Retrieval of trophoblast cells from the cervical canal for prediction of abnormal pregnancy: a pilot study
Authors: Imudia, Anthony N.; Suzuki, Yoko; Kilburn, Brian A.; Yelian, Frank D.; Diamond, Michael P.; Romero, Roberto; Armant, D. Randall
Source: Human Reproduction, Volume 24, Number 9, 28 September 2009 , pp. 2086-2092(7)
Publisher: Oxford University Press
Fetal cells are shed from the regressing chorionic villi and it is possible to retrieve extravillous cytotrophoblast cells by transcervical sampling. The abundance of trophoblast cells in transcervical samples suggests that this non-invasive approach could distinguish between normal and abnormal pregnancies, such as an ectopic pregnancy (EP) and blighted ovum (BO). We aim to identify and quantify fetal trophoblast cells in the cervical canal during the first trimester to assess their usefulness to predict an abnormal pregnancy.
Patients, age 1845, presenting with a normal intrauterine pregnancy (IUP; n 37), diagnosis of EP (n 10) or BO (n 5) were enrolled for collection of transcervical specimens using a cytobrush and fixative rinse. Non-pregnant, nulliparous women (n 7) were included as negative controls. Cells were cleared of mucus by acidification, prepared on microscope slides and labeled with a monoclonal antibody recognizing the trophoblast marker, human leukocyte antigen (HLA)-G. HLA-G positive and negative cells were counted to calculate the ratio of trophoblast cells to total cervical cells.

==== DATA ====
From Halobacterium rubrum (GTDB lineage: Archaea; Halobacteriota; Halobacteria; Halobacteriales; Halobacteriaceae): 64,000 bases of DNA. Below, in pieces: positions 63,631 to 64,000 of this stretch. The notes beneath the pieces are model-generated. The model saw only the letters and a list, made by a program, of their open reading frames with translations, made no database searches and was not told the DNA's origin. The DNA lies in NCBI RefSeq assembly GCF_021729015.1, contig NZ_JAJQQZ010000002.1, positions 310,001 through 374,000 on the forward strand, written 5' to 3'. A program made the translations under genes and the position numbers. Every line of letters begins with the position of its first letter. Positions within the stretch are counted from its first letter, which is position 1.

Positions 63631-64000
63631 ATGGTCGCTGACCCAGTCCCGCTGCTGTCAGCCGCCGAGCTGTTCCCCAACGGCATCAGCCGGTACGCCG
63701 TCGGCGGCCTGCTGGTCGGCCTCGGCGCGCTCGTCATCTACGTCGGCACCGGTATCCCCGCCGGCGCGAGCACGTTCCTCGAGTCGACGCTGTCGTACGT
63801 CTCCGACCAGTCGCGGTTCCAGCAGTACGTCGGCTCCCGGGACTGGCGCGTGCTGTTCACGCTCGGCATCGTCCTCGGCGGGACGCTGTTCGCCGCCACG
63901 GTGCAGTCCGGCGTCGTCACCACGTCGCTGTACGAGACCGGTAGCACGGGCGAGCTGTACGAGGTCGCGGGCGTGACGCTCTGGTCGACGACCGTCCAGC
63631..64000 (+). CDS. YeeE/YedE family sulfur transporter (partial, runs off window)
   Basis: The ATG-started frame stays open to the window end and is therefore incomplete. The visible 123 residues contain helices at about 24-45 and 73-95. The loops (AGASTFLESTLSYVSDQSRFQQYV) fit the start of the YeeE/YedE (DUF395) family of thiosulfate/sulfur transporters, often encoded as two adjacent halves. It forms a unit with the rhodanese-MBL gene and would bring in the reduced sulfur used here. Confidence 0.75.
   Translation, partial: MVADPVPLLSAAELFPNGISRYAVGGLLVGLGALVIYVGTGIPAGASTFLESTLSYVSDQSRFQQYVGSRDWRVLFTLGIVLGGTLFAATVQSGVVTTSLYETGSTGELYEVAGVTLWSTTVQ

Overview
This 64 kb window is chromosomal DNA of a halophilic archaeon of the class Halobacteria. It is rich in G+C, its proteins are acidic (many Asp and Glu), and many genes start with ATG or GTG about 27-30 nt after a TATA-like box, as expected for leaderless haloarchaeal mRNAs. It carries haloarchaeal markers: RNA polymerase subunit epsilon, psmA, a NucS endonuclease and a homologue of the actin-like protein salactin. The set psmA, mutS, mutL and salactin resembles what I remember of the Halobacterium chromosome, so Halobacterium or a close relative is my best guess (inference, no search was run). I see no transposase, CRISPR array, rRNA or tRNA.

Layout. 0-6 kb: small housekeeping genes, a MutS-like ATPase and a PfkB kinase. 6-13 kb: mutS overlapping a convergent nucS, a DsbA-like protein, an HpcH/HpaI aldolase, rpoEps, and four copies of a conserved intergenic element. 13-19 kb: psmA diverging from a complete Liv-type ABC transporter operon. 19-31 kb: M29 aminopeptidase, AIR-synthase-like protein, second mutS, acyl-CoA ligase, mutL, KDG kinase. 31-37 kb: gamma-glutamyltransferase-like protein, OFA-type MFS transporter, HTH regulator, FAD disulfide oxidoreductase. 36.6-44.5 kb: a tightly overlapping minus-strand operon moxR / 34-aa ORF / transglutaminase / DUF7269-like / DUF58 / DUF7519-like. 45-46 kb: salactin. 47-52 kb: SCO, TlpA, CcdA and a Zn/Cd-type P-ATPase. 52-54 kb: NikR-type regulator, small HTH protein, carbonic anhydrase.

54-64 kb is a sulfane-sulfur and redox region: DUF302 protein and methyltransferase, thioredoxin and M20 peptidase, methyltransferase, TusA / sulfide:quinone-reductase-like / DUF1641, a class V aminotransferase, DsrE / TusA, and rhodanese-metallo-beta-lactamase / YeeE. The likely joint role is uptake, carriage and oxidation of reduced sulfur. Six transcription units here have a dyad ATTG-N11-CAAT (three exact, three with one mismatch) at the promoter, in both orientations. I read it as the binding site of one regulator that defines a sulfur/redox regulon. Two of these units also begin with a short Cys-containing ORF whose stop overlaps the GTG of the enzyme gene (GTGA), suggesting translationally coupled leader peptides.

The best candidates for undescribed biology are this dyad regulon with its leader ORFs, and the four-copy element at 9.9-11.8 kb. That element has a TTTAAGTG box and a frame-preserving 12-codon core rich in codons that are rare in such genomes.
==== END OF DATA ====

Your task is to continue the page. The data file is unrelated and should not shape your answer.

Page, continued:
Trophoblast cells were observed in 35/37 normal IUP, 6/10 EP and 4/5 BO specimens. The average frequency of HLA-G positive cells in the normal IUP cervical samples was 1 in 2000, which was 4-fold higher than samples from patients with EP or BO (P < 0.001). Receiver operating characteristic analysis showed that EP and BO pregnancies were distinguishable from normal pregnancies with 93 sensitivity, 95 specificity, 97 positive predictive value and 87 negative predictive value.
This pilot study presents evidence that trophoblast cells can be reliably obtained and identified among cervical cells in the first trimester by immunohistochemical staining for HLA-G, and suggests for the first time that abnormal pregnancies may be predictable based on the abundance of trophoblast cells in the cervical canal.
Document Type: Research Article
Publication date: 2009-09-28
- Human Reproduction features full-length, peer-reviewed papers reporting original research, clinical case histories, as well as opinions and debates on topical issues. Papers published cover the scientific and medical aspects of reproductive physiology and pathology, endocrinology, andrology, gonad function, gametogenesis, fertilization, embryo development, implantation, pregnancy, genetics, genetic diagnosis, oncology, infectious disease, surgery, contraception, infertility treatment, psychology, ethics and social issues. The highest scientific and editorial standard is maintained throughout the journal along with a rapid rate of publication.